According to a report by WARK news in Fayetteville, 17-year-old Anthony Smith walked two miles to the Marvin’s Food Store in his neighborhood and returned completely unharmed. The extraordinary tale shocked family and friends, and has since captivated the hearts of millions nationwide.
“I saw him come back with my own eyes. It was amazing,” says one of Anthony’s neighbors. “I thought he was a goner for sure when he decided to walk openly down the street. I listened for the gunshots. But they never came.”
No one was more pleased by Anthony’s incredible survival story than his mother. Josephine Smith, a 44-year-old hairdresser, sent her son on the dangerous quest and was elated at his unexpected return.
“My car broke down last week and we were running low on basic groceries,” she told the reporter. “So against my better judgement I asked Anthony to walk to the grocery store. I thought maybe I would never see him again. But I had no choice. The family needed food.
“I was shocked when he showed up on my doorstep with a grocery bag. As soon as he got inside I checked him for bullet wounds, just in case he had been shot without realizing it. But he was clean. I guess miracles do happen.”
Anthony Smith’s story stands in stark contrast to the experience of many other black teens in America, who all too often are shot and killed by law enforcement while simply walking down the street.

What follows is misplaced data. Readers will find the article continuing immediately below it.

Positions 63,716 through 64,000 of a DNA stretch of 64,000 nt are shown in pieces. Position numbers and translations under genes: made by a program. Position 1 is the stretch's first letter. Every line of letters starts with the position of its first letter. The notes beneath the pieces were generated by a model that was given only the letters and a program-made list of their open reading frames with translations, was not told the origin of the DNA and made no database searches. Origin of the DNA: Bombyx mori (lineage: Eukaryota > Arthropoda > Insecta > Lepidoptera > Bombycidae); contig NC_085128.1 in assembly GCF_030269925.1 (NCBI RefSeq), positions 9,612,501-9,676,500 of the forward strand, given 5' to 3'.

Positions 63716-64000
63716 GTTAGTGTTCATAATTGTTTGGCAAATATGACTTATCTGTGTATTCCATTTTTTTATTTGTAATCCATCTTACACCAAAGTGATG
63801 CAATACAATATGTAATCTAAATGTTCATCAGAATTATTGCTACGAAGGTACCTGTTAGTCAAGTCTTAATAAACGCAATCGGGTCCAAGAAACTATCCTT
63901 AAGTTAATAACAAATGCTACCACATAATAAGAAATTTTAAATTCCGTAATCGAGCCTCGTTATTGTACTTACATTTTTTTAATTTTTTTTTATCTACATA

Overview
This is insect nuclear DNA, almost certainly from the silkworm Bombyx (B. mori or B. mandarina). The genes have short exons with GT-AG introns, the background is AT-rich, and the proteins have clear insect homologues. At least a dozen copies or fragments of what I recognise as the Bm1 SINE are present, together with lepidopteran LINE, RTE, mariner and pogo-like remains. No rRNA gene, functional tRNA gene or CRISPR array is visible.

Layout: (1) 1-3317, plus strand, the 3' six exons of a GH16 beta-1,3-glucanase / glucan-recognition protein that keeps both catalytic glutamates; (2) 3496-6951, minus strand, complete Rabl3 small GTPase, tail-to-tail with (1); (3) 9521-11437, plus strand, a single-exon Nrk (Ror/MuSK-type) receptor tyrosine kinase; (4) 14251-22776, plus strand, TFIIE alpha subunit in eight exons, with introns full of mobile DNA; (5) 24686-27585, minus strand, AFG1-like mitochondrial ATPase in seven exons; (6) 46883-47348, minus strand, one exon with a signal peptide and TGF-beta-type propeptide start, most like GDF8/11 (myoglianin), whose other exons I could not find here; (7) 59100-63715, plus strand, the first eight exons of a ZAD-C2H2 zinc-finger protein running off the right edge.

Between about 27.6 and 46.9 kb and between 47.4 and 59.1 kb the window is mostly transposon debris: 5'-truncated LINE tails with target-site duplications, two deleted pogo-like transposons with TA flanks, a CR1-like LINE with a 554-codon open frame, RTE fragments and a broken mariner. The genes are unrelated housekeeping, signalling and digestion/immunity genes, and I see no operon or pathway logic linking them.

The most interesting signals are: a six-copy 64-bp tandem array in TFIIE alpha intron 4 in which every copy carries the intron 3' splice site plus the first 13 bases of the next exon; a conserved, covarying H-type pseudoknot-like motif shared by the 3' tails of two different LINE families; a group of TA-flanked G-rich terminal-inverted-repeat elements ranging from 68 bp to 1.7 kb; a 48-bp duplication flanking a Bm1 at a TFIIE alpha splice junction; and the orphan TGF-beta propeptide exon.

In February 2012, 17-year-old Trayvon Martin was shot and killed by a neighborhood watchman in Sanford, Fla. The shooter, George Zimmerman, was charged with murder but acquitted of all charges.
In August of this year, 18-year-old Michael Brown Jr. was shot and killed by a police officer in Ferguson, Mo. His death set off weeks of protest and unrest in the mostly black city, where racial tensions have simmered for decades.
The deaths of these two unarmed black teens have symbolized the wider problem of racial profiling by law enforcement. For his part young Anthony says he understands the dangers of walking outside and tries to live with them as best he can.
“Sometimes in order to get ahead in life you have to take risks,” he says, “but now that my mother’s car is fixed, I don’t plan on walking down the street again anytime soon. I don’t want to push my luck.”